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2018-2019 School Budget Information  

Board of Education adopts $27.4 million proposed budget for 2018-19 school year


On Thursday, April 19, the Watervliet Board of Education adopted a $27,411,000 budget proposal for the 2018-19 school year. The proposed budget will be presented for public vote on Tuesday, May 15. The proposed fiscal plan increases spending 2.69 percent, or $719,000 more than the current-year budget. It maintains all academic programs, extracurricular opportunities, and instructional supports for students.

Also on the May 15 ballot, voters will elect two candidates to the Board of Education. Four candidates are vying for the two at-large seats.

Voting will take place from 11:00 a.m. to 8:00 p.m. at two polling locations: Watervliet Elementary School and the Watervliet Elks Lodge.

The proposal carries a tax levy increase of 2.03 percent, which is below the district’s limit as determined by the state’s tax “cap” formula.

Under the proposed budget, district officials estimate school taxes would increase $16 more per $100,000 of assessed property value in the City of Watervliet, and $24 more per $100,000 of assessed property value in Mannsville. These tax estimates are based on current information. School tax rates are set after the district receives the final tax assessment roll in August.

Watervliet will receive a net increase of $412,000 in state aid next year, a 2.21 percent increase. This includes approximately $254,000 in foundation aid, which covers the daily costs of district operations. The remaining $158,000 of the increase represents expense-driven aid categories, such as transportation and BOCES aid, that the district receives as reimbursement for expenses incurred the previous year.

Superintendent Dr. Lori Caplan said the district has taken a conservative approach with its budget proposal.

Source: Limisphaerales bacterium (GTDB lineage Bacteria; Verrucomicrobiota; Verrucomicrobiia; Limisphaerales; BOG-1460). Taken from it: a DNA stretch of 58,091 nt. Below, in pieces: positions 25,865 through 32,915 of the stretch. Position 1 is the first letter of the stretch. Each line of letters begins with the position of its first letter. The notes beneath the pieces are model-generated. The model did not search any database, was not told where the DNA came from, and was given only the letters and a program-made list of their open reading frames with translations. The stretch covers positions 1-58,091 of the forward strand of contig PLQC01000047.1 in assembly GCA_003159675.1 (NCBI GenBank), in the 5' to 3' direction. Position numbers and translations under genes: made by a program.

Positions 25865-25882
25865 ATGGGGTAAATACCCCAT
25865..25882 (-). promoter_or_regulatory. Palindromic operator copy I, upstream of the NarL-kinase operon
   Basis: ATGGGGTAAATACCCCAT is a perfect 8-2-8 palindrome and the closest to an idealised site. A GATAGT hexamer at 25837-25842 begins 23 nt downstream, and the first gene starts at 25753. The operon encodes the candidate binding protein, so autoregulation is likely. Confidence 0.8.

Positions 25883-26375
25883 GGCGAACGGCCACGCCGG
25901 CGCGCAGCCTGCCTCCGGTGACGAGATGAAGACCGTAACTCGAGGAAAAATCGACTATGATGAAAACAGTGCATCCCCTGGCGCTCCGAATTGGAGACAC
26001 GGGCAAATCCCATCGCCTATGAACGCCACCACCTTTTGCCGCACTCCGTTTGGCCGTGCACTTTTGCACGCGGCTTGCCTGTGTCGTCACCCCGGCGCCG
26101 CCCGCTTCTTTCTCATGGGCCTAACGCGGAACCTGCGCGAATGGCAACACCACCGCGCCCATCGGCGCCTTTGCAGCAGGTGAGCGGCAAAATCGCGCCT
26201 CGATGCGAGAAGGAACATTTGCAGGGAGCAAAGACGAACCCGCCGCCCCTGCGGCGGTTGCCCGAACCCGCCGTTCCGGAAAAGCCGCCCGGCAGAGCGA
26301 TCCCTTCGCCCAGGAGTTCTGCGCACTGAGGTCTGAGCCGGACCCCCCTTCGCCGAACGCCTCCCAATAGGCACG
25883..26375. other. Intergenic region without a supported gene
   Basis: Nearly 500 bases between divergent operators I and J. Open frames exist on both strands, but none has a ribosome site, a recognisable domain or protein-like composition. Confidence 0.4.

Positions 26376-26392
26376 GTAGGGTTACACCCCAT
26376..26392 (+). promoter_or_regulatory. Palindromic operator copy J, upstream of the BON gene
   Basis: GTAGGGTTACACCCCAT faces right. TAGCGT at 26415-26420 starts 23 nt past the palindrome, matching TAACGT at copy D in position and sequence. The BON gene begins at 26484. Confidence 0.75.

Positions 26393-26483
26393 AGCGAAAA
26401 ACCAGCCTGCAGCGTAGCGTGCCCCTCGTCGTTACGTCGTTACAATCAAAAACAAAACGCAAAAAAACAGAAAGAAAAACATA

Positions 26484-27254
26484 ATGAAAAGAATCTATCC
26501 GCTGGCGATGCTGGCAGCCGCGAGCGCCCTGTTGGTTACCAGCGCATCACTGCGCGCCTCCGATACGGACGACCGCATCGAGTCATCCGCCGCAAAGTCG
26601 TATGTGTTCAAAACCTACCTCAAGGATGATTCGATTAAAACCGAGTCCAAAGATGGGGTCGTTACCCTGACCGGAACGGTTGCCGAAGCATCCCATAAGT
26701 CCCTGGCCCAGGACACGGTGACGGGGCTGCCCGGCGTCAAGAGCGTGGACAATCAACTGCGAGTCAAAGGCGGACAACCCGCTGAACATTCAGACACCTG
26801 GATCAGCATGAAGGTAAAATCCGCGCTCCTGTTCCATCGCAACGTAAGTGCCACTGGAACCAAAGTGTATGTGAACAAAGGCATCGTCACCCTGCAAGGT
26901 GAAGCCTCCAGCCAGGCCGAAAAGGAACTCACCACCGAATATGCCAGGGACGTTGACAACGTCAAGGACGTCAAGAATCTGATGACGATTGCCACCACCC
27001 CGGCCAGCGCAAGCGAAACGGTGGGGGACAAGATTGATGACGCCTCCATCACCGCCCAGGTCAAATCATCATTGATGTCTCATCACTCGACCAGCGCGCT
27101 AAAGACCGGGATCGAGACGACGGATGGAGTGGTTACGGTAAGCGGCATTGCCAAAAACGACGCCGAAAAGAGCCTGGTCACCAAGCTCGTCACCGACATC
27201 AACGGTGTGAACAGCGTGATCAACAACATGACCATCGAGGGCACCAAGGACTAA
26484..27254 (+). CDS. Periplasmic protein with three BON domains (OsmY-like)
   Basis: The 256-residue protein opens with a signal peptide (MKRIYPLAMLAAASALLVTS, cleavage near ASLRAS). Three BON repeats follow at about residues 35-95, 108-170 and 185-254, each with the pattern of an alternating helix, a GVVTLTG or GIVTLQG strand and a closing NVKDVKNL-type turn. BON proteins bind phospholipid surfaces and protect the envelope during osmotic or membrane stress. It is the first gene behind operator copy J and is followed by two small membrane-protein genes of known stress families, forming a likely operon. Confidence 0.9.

“Essentially we have a status quo budget that will allow us to continue to offer the same level of programming to students,” said Dr. Caplan. “Where we can, we look to create new academic opportunities that are cost-neutral; for example, a new coding course at the high school next year.”

Recognizing that some students are better served in a non-traditional classroom setting, the district has budgeted for additional students to attend the Capital Region BOCES Career and Technical School, and the BOCES Pathways Academy, an alternative education program introduced by BOCES earlier this year.

“We are committed to providing educational experiences that meet the diverse needs of all our learners,” Dr. Caplan said. “We have 15 students enrolled in the BOCES Pathways program who were struggling to get by in the regular classroom and are now thriving. The feedback from the students and their parents has been overwhelmingly positive.”

To offset the spending increase in the 2018-19 budget, the district identified savings of $333,000 due to retirements, a decrease in charter school enrollment and a reduction in some BOCES services. In addition, the district will apply $300,000 from its fund balance.

The proposed 2018-19 school budget includes increases in the following areas:


bullet graphicDirector of Literacy/Universal PreKindergarten from 11-month to 12-month position

bullet graphicProfessional development to support and prepare educators for phase-in over the next few years of the state's Next Generation Learning Standards


bullet graphicOne additional lunch monitor

Academic program

bullet graphicOpportunities for BOCES Career & Technical Education and Pathways Academy

bullet graphicContinue summer “Enrichment Academy” through ExTRA grant for students in grades K-8

bullet graphicContinue partnership with South Colonie school district for grades 9-12 summer school